The long legacy of vegetarianism

Tomorrow (1 October) is World Vegetarian Day. To celebrate, ProVeg takes a brief look at the history of vegetarianism and its key role in the growth of plant-based diets around the world.

While veganism has become elevated in the public consciousness over the past few years, for centuries it was vegetarianism that led the way and which represented a kinder worldview that rejected the killing and consumption of sentient beings. And, although both diets have accelerated in recent decades, increasingly gaining traction in the mainstream, vegetarianism has a history that goes back millennia.Ancient Greek philosopher and mathematician Pythagoras was an early advocate for the diet and, as such, vegetarianism was frequently referred to as a Pythagorean Diet in the West until the term ‘vegetarian’ was popularised in the mid-1800s. In fact, the organisation that is now known as ProVeg was previously the German Vegetarian Society (Deutscher Vegetarier Bund), which was founded in 1892. From Leonardo da Vinci to Mary Shelley to Thomas Edison and Einstein in his final years, many of the West’s leading creative and intellectual figures have embraced vegetarianism as a kinder and healthier way to live.

In Asia, vegetarianism has an even longer and more extensive history. The diet has been present in India since the 5th Century BCE, while the concept is also clearly present in Buddhism, which originated between the fifth and sixth centuries, and in plant-based foods such as tofu, which have been consumed in China for more than 2,000 years as well as being a staple of Indonesian, Japanese, and Thai cuisines, and being exported to the African continent before the advent of European colonisation. 

In the 1960s, vegetarianism started to gain mainstream traction in the US and UK, gathering momentum in the 1970s with the North American Vegetarian Society establishing 1 October as World Vegetarian Day in 1977, with the aim of promoting “the joy, compassion and life-enhancing possibilities of vegetarianism.”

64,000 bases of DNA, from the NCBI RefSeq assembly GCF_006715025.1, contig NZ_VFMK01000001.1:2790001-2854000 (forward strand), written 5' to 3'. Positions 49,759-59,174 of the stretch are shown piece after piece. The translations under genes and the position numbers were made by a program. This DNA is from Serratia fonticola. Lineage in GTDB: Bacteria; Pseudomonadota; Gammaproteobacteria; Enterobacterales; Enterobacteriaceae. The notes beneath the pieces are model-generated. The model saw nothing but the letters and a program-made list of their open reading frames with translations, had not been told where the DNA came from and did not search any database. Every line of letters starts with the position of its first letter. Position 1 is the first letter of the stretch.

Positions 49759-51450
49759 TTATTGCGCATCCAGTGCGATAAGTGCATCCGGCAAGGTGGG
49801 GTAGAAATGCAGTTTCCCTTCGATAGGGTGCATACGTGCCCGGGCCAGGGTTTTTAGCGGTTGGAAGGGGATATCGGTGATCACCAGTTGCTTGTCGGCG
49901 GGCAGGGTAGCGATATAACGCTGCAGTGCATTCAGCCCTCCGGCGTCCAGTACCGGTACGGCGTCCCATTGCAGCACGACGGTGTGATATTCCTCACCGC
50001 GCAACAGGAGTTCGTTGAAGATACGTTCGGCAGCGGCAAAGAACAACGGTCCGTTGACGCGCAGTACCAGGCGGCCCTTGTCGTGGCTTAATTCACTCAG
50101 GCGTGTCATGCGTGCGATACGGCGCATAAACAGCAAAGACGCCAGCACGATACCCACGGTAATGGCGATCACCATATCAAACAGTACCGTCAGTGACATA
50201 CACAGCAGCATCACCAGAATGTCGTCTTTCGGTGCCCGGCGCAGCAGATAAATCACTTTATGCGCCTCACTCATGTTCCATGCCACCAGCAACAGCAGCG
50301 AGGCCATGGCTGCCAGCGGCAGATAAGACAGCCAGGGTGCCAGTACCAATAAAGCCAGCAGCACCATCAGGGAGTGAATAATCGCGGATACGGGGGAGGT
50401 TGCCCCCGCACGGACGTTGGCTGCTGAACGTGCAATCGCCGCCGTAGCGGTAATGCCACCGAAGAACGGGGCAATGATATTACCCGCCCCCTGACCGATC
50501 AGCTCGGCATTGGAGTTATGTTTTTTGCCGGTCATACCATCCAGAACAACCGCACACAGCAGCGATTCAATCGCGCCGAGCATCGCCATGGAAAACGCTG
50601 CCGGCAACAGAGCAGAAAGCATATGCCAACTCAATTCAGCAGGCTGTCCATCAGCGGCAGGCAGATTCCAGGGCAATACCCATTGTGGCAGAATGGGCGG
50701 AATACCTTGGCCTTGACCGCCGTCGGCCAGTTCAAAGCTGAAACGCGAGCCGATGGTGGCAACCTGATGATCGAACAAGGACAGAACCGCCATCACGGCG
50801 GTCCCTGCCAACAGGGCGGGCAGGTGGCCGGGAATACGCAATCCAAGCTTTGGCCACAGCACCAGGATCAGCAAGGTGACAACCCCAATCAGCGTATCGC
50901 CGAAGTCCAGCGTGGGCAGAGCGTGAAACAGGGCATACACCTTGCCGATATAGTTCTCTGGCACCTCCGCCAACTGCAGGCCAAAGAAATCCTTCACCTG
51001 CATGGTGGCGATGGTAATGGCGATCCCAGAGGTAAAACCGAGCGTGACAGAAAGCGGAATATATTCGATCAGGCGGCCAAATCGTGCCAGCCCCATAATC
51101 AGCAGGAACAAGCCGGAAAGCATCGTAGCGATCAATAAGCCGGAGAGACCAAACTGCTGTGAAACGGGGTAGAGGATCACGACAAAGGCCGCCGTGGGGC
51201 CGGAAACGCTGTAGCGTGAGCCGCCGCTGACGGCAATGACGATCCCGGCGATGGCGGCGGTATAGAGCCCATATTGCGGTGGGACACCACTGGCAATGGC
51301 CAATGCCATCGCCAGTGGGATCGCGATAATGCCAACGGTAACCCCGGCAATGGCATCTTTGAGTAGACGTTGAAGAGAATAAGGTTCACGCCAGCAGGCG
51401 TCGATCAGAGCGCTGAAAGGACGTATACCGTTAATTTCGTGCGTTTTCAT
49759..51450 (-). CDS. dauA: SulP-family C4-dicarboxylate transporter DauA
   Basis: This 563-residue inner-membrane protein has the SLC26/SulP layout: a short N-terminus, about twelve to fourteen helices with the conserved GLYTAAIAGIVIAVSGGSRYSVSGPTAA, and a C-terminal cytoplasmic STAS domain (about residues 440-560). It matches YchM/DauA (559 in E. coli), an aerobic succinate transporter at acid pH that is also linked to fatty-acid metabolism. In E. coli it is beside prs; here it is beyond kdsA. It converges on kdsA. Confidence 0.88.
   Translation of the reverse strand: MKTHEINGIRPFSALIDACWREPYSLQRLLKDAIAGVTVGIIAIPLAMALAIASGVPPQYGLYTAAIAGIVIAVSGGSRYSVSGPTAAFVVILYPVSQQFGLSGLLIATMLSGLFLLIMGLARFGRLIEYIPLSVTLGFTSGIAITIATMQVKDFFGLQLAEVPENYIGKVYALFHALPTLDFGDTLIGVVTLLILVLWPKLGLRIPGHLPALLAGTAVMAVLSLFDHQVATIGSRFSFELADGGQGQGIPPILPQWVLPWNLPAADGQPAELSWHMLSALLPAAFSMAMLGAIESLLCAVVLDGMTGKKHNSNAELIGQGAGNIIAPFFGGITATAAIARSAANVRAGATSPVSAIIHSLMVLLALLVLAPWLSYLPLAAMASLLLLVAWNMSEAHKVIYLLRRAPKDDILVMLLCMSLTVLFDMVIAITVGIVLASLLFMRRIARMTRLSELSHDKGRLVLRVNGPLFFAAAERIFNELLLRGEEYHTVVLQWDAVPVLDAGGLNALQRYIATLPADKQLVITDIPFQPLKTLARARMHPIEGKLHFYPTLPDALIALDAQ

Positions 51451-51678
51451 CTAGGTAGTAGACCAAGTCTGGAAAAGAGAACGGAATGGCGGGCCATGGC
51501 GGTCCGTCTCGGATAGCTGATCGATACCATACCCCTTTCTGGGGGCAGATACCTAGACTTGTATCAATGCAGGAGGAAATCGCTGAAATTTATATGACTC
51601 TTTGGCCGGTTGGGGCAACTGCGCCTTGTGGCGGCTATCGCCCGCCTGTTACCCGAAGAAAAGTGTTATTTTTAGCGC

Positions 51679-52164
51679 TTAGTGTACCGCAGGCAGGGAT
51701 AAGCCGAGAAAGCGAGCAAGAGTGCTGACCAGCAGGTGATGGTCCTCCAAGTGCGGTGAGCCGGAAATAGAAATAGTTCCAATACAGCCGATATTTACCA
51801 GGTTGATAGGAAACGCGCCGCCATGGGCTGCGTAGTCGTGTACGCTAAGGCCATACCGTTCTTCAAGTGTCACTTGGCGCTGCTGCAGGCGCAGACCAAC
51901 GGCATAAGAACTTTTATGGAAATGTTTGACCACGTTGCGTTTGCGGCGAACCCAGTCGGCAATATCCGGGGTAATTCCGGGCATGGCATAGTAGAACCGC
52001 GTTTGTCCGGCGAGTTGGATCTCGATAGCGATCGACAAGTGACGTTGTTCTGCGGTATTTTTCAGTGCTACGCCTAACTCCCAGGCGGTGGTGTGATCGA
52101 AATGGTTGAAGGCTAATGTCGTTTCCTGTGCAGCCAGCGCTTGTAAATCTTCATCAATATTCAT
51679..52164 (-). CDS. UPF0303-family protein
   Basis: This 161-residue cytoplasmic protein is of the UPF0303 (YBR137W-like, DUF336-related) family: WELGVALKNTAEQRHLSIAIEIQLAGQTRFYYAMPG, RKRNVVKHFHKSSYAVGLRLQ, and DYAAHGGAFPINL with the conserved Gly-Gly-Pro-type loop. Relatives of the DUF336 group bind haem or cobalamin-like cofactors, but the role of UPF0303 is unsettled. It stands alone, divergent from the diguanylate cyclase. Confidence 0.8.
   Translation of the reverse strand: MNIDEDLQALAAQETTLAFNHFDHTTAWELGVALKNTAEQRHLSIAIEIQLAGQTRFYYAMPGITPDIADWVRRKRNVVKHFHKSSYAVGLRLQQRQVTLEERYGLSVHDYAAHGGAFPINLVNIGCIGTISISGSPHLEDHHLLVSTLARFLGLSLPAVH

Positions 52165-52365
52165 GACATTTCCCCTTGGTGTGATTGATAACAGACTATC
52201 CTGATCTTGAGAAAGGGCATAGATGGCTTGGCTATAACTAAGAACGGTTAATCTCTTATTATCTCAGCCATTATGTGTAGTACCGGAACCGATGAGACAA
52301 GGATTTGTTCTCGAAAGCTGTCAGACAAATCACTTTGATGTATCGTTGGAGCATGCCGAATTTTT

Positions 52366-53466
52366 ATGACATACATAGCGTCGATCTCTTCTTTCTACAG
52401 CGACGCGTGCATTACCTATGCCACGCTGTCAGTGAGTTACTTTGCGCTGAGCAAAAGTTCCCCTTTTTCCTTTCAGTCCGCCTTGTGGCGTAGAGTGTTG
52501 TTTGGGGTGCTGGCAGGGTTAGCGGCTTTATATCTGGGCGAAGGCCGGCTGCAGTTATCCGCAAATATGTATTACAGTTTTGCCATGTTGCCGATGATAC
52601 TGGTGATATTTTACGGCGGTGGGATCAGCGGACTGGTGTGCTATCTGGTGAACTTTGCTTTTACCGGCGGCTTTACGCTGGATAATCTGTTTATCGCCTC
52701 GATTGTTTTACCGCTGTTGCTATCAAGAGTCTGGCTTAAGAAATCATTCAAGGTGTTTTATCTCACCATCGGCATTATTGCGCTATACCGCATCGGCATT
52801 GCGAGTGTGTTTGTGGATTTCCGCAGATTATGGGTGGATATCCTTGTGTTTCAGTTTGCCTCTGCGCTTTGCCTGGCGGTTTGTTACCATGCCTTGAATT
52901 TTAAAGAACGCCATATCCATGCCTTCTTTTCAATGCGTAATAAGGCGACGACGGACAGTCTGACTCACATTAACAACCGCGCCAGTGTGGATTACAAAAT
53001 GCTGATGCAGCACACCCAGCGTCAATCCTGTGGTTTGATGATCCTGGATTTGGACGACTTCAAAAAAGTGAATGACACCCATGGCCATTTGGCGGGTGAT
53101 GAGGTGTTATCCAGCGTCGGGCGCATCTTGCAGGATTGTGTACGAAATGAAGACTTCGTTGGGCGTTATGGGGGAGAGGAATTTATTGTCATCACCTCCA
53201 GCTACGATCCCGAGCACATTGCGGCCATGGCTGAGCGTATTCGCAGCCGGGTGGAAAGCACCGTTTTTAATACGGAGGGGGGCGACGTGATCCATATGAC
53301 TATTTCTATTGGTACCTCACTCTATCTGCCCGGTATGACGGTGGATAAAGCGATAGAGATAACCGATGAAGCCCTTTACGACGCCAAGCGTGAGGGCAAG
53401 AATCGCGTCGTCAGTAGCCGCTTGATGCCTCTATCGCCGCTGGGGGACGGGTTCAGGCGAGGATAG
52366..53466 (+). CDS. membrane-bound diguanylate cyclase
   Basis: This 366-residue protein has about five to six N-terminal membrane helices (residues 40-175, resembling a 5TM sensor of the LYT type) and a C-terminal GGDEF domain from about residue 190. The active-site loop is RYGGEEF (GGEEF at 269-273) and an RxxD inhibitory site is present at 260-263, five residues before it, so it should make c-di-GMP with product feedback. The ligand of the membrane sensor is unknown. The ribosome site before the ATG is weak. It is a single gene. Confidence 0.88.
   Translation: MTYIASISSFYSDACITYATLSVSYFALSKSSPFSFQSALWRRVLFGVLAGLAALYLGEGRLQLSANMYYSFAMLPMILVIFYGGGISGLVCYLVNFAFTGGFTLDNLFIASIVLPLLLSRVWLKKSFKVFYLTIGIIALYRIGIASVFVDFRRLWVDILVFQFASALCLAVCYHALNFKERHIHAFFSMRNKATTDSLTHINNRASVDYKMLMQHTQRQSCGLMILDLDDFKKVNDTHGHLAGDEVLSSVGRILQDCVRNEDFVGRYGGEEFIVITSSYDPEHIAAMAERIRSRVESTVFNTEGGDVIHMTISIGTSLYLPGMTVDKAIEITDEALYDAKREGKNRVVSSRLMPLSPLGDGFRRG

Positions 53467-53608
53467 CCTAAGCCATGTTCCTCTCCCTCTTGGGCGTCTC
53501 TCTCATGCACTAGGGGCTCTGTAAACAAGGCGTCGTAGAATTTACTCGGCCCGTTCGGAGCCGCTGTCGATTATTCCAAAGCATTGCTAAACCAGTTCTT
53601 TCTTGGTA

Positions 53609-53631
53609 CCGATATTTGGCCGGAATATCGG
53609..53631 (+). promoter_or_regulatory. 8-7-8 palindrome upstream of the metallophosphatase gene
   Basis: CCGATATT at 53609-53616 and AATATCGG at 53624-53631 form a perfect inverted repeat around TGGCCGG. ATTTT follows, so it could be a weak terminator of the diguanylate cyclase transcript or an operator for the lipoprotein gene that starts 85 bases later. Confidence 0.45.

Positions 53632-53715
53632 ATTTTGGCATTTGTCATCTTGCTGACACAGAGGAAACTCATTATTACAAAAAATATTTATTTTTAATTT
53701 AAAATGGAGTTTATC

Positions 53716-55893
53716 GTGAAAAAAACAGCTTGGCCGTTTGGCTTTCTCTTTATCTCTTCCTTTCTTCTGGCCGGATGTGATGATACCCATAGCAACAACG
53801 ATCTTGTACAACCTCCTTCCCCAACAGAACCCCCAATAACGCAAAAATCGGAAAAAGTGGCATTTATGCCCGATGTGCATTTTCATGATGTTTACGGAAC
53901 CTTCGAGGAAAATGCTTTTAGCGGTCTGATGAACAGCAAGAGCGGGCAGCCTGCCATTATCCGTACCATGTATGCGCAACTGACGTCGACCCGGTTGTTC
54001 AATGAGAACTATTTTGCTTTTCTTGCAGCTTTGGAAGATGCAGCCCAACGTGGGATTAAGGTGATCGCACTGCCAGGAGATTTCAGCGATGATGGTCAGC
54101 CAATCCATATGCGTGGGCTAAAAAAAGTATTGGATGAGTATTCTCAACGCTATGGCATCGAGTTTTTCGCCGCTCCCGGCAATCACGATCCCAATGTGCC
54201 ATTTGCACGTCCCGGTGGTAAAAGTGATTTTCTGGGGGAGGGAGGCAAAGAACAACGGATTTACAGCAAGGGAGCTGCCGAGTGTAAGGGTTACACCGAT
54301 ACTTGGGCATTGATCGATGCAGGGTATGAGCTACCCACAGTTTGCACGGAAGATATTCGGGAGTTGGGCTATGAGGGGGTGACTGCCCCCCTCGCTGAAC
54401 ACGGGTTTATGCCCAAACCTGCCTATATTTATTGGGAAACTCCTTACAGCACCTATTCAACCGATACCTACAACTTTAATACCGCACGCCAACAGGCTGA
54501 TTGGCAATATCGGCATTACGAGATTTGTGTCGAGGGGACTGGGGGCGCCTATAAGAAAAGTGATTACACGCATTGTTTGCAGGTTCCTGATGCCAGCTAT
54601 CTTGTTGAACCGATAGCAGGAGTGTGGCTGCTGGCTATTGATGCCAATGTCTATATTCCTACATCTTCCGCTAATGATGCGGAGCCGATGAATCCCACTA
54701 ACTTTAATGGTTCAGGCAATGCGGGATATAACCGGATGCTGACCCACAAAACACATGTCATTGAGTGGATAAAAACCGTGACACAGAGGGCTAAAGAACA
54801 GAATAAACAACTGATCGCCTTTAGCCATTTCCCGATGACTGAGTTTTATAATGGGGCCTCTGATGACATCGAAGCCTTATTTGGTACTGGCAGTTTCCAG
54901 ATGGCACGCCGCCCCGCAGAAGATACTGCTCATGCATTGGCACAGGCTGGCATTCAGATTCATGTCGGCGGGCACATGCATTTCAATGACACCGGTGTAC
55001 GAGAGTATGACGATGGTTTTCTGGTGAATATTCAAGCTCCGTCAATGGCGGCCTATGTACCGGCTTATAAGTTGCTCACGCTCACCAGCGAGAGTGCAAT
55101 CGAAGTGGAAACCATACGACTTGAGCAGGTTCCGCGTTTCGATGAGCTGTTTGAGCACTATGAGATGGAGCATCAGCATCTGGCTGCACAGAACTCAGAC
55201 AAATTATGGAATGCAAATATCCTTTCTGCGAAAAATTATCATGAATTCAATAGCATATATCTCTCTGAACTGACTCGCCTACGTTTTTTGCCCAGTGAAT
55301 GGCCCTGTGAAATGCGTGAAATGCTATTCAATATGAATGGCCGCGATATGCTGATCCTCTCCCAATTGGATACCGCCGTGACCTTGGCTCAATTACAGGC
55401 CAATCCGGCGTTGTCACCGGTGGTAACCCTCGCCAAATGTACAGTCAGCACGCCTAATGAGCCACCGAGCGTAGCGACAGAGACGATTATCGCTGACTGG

From its history, it’s evident that vegetarianism has always been clearly aligned with plant-based eating rather than focussing on the right to eat cheese! It’s also worth noting that, as with meat, prior to the advent of industrial animal agriculture, dairy products were not as widely available as they are today, and so a pre-20th-century vegetarian diet would have been pretty close to a contemporary vegan diet. 

But not completely aligned! 

In India, most traditionally vegetarian food is close to vegan but for the presence of ghee (clarified butter) and occasional helpings of paneer (cheese curds). Indonesian vegetarian cuisine is predominantly vegan but sometimes contains small quantities of fish oil – or a whole egg! And in the 70’s vegetarian classic, the Moosewood Cookbook, American author Mollie Katzen playfully suggests that anchovies are vegetables! Nonetheless, there is a clear continuum between these vegetarian diets, the growth of the plant-based movement, and the rise of both veganism and flexitarianism. And while plant-based eating has been loudly heralded in the West in recent years, most of the world’s vegetarians are in South America and Asia (with Israel, Australia, and Northern Europe following in their wake).

So let’s put our hands together for the world’s vegetarians and the long legacy of vegetarianism, for reasons of both health and compassion. While it’s true that some contemporary vegans might sniff at the idea of vegetarianism, over the course of the last few thousand years, it has paved the way for the current plant-based revolution, while avoiding the slaughter of countless animals. Which can only ever be a good thing!

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